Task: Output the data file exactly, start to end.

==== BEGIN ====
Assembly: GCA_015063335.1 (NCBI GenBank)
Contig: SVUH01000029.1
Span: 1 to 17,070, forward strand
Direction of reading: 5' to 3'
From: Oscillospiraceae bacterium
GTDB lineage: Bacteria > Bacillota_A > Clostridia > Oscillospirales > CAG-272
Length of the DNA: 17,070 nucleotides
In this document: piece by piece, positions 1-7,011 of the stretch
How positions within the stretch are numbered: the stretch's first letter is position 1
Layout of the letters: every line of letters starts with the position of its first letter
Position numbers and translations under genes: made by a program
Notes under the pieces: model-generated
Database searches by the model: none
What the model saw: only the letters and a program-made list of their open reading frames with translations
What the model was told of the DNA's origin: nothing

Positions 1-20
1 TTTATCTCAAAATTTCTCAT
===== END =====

Assembly: GCA_015063335.1 (NCBI GenBank)
Contig: SVUH01000029.1
Span: 1 to 17,070, forward strand
Direction of reading: 5' to 3'
From: Oscillospiraceae bacterium
GTDB lineage: Bacteria > Bacillota_A > Clostridia > Oscillospirales > CAG-272
Length of the DNA: 17,070 nucleotides
In this document: piece by piece, positions 1-7,011 of the stretch
How positions within the stretch are numbered: the stretch's first letter is position 1
Layout of the letters: every line of letters starts with the position of its first letter
Position numbers and translations under genes: made by a program
Notes under the pieces: model-generated
Database searches by the model: none
What the model saw: only the letters and a program-made list of their open reading frames with translations
What the model was told of the DNA's origin: nothing

Positions 1-20
1 TTTATCTCAAAATTTCTCAT